As we head into the final weeks of summer — with children savoring those last few days of freedom before the school bells ring — Pittsburgh’s Jewish educators are busily preparing for the launch of a new academic year promising to bring new programs, new faces and some new spaces as well.
Teachers and administrators at the Steel City’s three Jewish day schools, as well as J Line — a supplemental educational program for teens, with classes in both Squirrel Hill and the South Hills — are enthusiastic about what the new school year has to offer.
Some students at Hillel Academy can look forward to learning in an entirely new space, as the school opens its Herman Lipsitz Building for boys in grades 5-12 at 5706 Bartlett St. — the former site of Kether Torah Congregation — which abuts Hillel’s main building on Beacon Street.
“The boys’ high school and boys’ middle school were housed at the JCC for the past eight years,” explained Rabbi Sam Weinberg, principal and education director of Hillel Academy. “Now, they are coming back to our main campus, which will provide a great learning environment and also improve the experience for students in our current building, which will house early childhood, grades 5-12 girls, and the entire elementary school.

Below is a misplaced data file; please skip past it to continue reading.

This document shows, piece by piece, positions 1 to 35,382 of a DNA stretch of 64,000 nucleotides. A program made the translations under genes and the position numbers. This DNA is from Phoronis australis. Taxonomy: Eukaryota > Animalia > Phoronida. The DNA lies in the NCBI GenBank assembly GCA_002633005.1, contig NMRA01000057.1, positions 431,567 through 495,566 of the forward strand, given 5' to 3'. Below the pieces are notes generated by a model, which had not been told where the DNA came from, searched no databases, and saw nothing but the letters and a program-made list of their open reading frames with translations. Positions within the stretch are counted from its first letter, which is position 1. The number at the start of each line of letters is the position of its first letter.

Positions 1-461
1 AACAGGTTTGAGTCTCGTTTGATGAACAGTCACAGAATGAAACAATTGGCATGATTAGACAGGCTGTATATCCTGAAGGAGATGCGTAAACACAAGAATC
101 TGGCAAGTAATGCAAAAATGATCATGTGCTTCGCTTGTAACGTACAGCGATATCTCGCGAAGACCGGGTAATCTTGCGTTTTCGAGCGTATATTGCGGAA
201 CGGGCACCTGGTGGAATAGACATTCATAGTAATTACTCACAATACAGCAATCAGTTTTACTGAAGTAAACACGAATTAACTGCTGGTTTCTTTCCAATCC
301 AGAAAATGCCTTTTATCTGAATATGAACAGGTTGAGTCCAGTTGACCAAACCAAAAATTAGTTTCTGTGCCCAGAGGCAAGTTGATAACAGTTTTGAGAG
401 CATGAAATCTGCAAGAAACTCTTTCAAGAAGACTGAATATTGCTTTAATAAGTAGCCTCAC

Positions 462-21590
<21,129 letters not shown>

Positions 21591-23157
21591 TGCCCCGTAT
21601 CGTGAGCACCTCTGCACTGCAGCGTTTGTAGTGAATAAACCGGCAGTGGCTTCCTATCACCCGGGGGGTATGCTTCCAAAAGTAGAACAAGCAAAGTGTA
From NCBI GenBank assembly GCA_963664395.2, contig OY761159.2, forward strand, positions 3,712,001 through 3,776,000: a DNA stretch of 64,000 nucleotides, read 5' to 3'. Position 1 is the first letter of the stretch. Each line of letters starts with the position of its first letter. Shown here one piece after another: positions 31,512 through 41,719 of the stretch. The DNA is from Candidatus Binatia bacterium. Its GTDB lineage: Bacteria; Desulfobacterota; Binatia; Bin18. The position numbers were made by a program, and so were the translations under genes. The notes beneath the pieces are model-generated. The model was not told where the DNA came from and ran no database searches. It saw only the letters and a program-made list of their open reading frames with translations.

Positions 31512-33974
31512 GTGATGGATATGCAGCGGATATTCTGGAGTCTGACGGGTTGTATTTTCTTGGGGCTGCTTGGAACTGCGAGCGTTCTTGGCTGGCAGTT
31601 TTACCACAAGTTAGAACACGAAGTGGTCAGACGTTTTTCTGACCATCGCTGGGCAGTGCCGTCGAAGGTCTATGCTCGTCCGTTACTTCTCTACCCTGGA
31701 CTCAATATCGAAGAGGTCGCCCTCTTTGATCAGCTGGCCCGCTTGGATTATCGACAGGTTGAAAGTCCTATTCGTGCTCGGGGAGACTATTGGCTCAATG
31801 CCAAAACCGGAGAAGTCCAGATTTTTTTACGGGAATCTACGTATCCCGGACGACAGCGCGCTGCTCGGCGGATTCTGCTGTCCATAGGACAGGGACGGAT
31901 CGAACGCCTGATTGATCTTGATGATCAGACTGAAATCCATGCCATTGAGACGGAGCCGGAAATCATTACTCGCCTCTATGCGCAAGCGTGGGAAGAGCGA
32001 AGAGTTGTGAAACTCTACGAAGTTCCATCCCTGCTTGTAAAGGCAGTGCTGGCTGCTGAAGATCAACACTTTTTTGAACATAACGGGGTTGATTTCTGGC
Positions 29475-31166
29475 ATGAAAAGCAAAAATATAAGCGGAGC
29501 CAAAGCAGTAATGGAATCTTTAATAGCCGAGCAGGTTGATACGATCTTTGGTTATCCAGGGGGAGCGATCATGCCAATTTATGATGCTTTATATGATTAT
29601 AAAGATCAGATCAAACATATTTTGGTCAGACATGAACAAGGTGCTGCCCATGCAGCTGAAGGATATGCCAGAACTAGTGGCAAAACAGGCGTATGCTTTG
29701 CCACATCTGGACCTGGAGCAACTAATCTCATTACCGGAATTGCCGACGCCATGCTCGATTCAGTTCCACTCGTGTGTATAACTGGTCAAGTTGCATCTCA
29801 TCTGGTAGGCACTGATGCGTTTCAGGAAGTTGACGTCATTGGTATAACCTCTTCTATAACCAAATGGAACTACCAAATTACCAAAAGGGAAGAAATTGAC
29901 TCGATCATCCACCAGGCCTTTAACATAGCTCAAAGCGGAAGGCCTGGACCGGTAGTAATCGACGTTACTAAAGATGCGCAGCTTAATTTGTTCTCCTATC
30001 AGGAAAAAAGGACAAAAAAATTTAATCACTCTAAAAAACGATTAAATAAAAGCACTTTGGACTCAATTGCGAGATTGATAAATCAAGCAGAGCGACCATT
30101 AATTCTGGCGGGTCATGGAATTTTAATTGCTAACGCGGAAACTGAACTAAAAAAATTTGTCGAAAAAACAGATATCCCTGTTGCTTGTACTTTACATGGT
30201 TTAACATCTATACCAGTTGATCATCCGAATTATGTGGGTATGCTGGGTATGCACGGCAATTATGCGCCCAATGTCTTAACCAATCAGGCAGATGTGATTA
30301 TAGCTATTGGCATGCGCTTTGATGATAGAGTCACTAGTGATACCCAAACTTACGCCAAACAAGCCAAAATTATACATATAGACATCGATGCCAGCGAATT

“We are extremely excited for our schools and excited for our community to have this physical thing that demonstrates our growth over the last five to 10 years,” Weinberg continued, noting that Hillel Academy is boasting a “record enrollment” this year of more than 375 students.
In addition to the new space, Hillel has hired a new STEAM (science, technology, engineering, the arts and mathematics) coordinator, Rebecca Huff, to work with all grades in integrating robotics and coding programs throughout the school, thanks to funding from an anonymous donor.
“This will enhance the learning experience for all our students, so they will be ready to compete in the 21st-century job market,” Weinberg said. Huff also will help to integrate coding and robotics into the school’s Judaics and humanities classes, working with other faculty to integrate STEAM into their curricula.
An increased focus on STEAM education will be emphasized at Community Day School as well.